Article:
Since the northern piedmont region of Yin Mountain is the only region where S. minor was collected from diseased sunflower plants, this study was to determinel if low temperature could affect the biological characteristics of both S. sclerotiorum and S. minor isolated from this region and thus affect the isolate aggressiveness. Our results showed that not only mycelium growth rate increased, but also OA secretion ability and PG enzyme activity were boosted after culture at 4 °C, suggesting that aggressiveness was also enhanced accordingly. Additionally, the average value of the key pathogenic factors of S. sclerotiorum such as OA value and PG enzyme activity was much higher than that of S. minor, indicating that genetic differences between S. sclerotiorum and S. minor may cause the response differently to temperature variations. The result also provided an exaplanation why S. sclerotiorum is the dominant causal agent for SWM worldwide, whereas, S. minor is only observed in certain sunflower planting regions which have typical environmental condition (Najafzadeh et al., 2018).
In this study we also showed that low temperature treatment can significantly enhance the aggressiveness of both S. sclerotiorum and S. minor, but increased value for S. sclerotiorum was greater than that of S. minor. This agrees with earlier observation that the pathogenicity of S. minor isolates collected from rapeseed in the central region of China showed mild pathogenicity compared to S. sclerotiorum (Yang et al., 2016). However, the molecular mechanism underlying such kind of phenomena is still poorly understood and needs in depth investigation in the future.
This work was funded by China Agricultural Research System (CARS-14), Inner Mongolia Scientific Major Project and Inner Mongolia Academic Station for Specific Project (201803048).
- Clarkson JP, Phelps K, Whipps JM, Young CS, Smith JA, Watling M. 2007. Forecasting Sclerotinia disease on lettuce: a predictive model for carpogenic germination of Sclerotinia sclerotiorum sclerotia. Phytopathology 97(5): 621–631. [PubMed] [Google Scholar]
- Clarkson JP, Warmington RJ, Walley PG, et al. 2017. Population structure of Sclerotinia subarctica and Sclerotinia sclerotiorum in England, Scotland and Norway. Front Microbiol 8: 490. [PubMed] [Google Scholar]
- Dillard HR, Ludwig JW, Hunter JE. 1995. Conditioning sclerotia of Sclerotinia sclerotiorum for carpogenic germination. Plant Dis 79(4): 411–415. [Google Scholar]
- Domingues MVPF, de Moura KE, Salomão D, Elias LM, Patricio FRA. 2016. Effect of temperature on mycelial growth of Trichoderma, Sclerotinia minor and S. sclerotiorum, as well as on mycoparasitism. Summa Phytopathol 42(3): 222–227. [Google Scholar]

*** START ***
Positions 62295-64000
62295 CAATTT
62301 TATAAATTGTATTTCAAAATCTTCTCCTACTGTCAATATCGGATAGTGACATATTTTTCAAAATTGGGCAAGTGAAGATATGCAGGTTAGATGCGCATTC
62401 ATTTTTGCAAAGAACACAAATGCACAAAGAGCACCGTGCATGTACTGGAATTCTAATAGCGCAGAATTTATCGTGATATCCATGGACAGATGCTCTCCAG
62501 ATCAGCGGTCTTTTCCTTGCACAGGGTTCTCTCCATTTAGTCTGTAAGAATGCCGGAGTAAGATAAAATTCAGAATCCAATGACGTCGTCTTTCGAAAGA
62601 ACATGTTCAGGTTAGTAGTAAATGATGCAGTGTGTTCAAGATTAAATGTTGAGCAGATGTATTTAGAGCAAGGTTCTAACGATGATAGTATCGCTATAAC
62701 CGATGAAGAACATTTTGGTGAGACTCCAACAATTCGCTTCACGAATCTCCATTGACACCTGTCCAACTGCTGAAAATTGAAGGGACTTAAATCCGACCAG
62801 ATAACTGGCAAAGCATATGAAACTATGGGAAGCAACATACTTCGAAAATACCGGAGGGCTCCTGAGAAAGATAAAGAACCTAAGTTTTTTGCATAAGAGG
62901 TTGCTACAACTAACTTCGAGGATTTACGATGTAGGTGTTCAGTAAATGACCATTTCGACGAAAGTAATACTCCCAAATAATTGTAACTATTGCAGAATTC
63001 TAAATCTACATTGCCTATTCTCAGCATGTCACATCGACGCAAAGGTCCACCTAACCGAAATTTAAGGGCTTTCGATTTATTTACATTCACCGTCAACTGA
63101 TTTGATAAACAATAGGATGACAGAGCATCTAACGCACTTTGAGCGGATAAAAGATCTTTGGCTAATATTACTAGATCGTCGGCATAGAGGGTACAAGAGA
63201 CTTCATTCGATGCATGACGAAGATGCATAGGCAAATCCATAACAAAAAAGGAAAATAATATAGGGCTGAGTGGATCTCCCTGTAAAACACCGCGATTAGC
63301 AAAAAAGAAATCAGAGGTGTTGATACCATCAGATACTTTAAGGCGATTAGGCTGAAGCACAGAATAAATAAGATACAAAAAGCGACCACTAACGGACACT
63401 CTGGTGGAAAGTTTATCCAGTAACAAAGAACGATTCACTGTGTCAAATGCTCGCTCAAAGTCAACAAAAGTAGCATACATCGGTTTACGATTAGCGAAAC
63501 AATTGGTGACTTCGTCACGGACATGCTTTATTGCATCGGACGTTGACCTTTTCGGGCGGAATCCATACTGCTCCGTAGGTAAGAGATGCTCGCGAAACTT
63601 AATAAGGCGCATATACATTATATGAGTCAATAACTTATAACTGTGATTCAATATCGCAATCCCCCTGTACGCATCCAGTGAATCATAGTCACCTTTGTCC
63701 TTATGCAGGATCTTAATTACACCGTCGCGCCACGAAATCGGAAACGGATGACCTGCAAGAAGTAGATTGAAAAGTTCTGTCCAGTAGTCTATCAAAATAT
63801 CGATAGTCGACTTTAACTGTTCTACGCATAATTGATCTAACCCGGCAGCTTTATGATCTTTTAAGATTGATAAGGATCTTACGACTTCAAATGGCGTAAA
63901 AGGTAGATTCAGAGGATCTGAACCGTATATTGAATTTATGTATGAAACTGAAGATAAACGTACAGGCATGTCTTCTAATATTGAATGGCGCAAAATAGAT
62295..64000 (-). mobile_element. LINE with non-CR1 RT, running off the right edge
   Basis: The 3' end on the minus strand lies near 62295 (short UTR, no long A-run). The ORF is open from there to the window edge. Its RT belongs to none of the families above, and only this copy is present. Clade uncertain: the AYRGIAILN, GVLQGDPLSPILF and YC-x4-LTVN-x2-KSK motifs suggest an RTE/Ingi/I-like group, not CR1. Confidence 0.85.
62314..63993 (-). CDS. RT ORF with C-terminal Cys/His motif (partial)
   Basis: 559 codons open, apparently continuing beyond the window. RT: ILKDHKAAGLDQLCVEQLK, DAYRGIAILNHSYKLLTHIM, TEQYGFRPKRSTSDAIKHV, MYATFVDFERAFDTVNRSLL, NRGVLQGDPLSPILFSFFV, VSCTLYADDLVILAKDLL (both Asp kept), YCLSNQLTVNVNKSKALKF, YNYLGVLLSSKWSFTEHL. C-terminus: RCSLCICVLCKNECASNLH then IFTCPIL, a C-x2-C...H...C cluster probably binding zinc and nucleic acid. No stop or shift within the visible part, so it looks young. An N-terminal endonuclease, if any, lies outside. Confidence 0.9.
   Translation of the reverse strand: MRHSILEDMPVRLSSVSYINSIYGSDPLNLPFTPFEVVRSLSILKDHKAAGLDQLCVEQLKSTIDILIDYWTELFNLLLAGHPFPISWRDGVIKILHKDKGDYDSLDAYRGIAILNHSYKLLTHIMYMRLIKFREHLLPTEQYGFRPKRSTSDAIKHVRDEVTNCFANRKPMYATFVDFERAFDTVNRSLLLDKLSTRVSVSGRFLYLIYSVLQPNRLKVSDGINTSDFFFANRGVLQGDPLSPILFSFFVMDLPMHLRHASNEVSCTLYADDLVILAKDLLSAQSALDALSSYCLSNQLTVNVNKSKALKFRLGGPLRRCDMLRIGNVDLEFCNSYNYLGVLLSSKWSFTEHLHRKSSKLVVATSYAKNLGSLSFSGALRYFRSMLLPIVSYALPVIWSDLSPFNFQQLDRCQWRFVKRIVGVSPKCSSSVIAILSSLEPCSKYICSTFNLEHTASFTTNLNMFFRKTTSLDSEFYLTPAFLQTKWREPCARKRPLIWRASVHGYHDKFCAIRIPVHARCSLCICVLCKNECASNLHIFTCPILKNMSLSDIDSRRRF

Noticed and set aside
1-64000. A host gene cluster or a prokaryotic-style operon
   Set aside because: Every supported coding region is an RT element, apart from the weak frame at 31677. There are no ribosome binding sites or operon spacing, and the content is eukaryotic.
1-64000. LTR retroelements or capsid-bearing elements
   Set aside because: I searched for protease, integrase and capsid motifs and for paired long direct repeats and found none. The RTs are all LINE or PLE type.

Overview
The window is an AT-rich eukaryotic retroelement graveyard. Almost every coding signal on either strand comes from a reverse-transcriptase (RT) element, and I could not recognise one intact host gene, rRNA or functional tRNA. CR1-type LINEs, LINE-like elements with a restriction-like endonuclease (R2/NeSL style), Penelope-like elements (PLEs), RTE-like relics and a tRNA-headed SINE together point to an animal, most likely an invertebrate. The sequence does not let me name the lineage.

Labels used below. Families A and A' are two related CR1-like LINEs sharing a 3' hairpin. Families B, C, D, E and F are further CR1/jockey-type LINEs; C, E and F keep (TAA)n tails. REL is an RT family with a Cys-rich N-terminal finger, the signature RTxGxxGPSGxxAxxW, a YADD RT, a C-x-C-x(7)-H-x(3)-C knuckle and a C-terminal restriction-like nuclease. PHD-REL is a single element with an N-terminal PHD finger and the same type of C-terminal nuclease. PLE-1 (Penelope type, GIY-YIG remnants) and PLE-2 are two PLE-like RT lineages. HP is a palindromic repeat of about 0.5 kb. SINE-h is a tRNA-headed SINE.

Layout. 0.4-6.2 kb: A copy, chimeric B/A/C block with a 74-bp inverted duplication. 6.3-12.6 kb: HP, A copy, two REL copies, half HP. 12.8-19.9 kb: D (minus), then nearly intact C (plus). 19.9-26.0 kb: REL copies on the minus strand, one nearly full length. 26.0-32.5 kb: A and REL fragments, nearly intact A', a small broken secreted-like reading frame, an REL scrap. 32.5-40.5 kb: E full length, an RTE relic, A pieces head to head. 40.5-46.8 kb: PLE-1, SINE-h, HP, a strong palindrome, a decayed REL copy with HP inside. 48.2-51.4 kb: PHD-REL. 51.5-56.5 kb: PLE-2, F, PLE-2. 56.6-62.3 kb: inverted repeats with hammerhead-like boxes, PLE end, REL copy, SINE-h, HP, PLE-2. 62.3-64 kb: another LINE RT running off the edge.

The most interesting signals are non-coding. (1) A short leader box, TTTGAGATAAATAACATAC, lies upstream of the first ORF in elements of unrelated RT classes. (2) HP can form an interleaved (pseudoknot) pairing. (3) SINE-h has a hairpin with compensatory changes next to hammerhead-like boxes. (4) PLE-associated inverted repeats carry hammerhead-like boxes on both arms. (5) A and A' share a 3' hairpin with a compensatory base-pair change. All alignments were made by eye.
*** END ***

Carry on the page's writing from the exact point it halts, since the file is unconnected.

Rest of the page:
- Durman SB, Menendez AB, Godeas AM. 2005. Variation in oxalic acid production and mycelial compatibility within field populations of Sclerotinia sclerotiorum. Soil Biol Biochem 37(12): 2180–2184. [Google Scholar]
- Fernandes DMVP, De MKE, Denise S, et al. 2016. Effect of temperature on mycelial growth of Trichoderma, Sclerotinia minor and S. sclerotiorum, as well as on mycoparasitism [J]. Summa Phytopathologica 42(3): 222–227. [Google Scholar]
- Godoy G, Steadman JR, Dickman MB, Dam R. 1990. Use of mutants to demonstrate the role of oxalic acid in pathogenicity of Sclerotinia sclerotiorum on phaseolus vulgaris. Physiol Mol Plant Path 37(3): 179–191. [Google Scholar]
- Guimarães RL, Stotz HU. 2004. Oxalate production by Sclerotinia sclerotiorum deregulates guard cells during infection. Plant Physiol 136(3): 3703–3711. [Google Scholar]
- Gulya TM, Rashid KY, Masirevic SM. Sunflower diseases. In: Schneiter AA, ed. Sunflower technology and production. Agronomy Monograph 35. Madison (Wisconsin): ASA, CSSA, and SSSA, 1997, pp. 263–379. [Google Scholar]
- Kabbage M, Williams B, Dickman MB. 2013. Cell death control: the interplay of apoptosis and autophagy in the pathogenicity of Sclerotinia sclerotiorum. PLoS Pathog 9(4): e1003287. [CrossRef] [PubMed] [Google Scholar]
- Li M, Zhang YY, Wang K, et al. 2016a. First report of sunflower white mold caused by Sclerotinia minor Jagger in Inner Mongolia region, China. Plant Disease 100(1): 211–211. [Google Scholar]
- Li M, Jia R, Na R, et al. 2016b. Genetic diversity of Sclerotinia sclerotiorum within a single sunflower field in Wenquan, Xinjiang Province, China. J Plant Pathol, 43–53. [Google Scholar]